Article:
April 26, 2018

Mom of triplets became pregnant. Discovered she was expecting triplets again

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Courtney and Phillip Garret desperately wanted to be parents but struggled to conceive. When Courtney fell pregnant, the couple was in a for a surprise. 

As newlyweds, the couple settled in New Orleans where they were planning to start their family. Courtney said that friends and family teased her about her inability to fall pregnant. 

Even though she knew the jokes were meant without malice, it still hurt because 'women in [her] family have struggled to give birth,' and every joke felt like a stab to the heart. 

As reported by Shared, Courtney turned to IV fertilization in 2009, when she was in her early twenties. Not only was the treatment expensive, but they also broke her down mentally. 


As the weeks turned into months, Courtney feared that she would never experience the joys of motherhood. She was on the verge of giving up when her doctor shared the happy news. 

During her last treatment, she was fertilized with two embryos, and one of the ova divided during the blastocyst stage, which meant she had three viable and fertilized eggs. 


Nine months later, she gave birth to three beautiful and healthy babies; Ellie, Jack, and Oliver. The couple finally had their miracle and were ready to raise their family.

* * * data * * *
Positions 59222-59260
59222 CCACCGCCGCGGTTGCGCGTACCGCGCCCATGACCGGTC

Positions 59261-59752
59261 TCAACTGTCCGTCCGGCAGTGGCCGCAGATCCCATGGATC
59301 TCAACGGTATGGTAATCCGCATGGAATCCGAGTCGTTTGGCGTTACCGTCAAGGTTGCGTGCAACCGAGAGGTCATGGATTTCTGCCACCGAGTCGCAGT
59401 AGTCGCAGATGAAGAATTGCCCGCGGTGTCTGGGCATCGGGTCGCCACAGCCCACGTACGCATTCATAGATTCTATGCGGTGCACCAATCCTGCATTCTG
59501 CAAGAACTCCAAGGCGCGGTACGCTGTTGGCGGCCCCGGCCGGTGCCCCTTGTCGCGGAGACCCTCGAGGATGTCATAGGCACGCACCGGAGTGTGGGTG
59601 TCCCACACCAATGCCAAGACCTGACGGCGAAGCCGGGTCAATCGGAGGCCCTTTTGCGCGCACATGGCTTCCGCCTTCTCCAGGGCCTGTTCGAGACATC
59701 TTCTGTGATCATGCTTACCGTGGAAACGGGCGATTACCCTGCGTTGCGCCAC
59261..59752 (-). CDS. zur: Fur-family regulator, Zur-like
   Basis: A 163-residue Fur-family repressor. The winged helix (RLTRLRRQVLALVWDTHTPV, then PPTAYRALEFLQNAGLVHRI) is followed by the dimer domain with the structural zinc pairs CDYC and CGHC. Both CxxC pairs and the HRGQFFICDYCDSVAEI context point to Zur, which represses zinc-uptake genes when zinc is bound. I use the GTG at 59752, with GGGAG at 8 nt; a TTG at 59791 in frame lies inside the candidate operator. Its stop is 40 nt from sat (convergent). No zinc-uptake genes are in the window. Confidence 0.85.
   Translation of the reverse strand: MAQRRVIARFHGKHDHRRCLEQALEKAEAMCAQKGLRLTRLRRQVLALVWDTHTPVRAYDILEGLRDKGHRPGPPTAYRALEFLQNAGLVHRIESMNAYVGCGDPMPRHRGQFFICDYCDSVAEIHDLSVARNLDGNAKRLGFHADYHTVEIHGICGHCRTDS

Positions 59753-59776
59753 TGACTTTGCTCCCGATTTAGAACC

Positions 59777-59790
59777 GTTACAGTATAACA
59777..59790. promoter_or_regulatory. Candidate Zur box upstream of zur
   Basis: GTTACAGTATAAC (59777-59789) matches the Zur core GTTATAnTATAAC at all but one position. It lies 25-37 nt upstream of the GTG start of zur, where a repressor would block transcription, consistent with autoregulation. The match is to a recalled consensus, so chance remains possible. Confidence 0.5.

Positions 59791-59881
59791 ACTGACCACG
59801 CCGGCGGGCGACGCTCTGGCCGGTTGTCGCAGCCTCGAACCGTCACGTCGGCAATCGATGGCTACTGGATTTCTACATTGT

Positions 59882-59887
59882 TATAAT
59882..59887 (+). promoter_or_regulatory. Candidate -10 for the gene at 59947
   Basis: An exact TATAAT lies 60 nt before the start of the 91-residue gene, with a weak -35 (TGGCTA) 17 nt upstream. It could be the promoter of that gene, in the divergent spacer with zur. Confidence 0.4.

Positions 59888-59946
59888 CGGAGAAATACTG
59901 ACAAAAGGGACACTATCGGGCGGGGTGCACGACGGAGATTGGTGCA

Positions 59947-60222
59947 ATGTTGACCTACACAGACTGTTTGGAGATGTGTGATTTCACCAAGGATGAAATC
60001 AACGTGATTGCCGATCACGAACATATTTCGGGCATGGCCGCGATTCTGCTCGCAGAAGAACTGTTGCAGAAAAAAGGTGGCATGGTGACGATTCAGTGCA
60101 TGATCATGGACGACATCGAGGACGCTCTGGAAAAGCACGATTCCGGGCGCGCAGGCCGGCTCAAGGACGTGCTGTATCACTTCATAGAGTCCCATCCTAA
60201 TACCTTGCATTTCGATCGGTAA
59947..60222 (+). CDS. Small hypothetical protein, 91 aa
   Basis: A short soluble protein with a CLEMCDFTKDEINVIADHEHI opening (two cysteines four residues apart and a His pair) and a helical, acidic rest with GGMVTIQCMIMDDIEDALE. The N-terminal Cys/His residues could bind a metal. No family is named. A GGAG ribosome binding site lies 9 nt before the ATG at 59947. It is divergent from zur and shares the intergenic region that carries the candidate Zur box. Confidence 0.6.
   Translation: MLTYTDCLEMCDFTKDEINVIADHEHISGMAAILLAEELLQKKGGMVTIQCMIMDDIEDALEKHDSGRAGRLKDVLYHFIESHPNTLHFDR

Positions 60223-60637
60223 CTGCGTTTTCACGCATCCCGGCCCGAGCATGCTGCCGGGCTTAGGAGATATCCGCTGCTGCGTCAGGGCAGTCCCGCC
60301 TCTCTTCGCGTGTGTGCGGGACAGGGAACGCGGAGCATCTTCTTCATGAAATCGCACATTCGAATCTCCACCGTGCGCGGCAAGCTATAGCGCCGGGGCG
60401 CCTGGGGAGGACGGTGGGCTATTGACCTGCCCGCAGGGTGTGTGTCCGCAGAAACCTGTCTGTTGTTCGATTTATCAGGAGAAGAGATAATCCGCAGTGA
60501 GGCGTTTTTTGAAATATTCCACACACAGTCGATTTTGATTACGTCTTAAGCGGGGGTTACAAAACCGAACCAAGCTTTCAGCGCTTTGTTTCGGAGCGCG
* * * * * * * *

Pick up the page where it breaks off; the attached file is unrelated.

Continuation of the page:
The triplets celebrated their 7th birthday in 2017, and Courtney wanted to try for another baby. The couple attempted IVF one more time, hoping they would be able to conceive a younger sibling for their triplets.


Again, her doctor had shocking news for the couple. Not only did Courtney conceive a second set of twins via the fertility treatment, but she also superfetated naturally. She was expecting triplets again!

While the first set of triplets were identical, the second set was not, but that didn't bother the excited parents one bit. Philip said there is 'never a dull moment in his life.'

The chances of conceiving twins naturally are 1 in 8000. Conceiving identical twins is a different matter altogether, and occur only 20 to 30 times out of 1 million births. 

According to Very Well Family, several factors contribute the forming of triplets, including hereditary history, race, and weight, as well as a history of fertility treatments.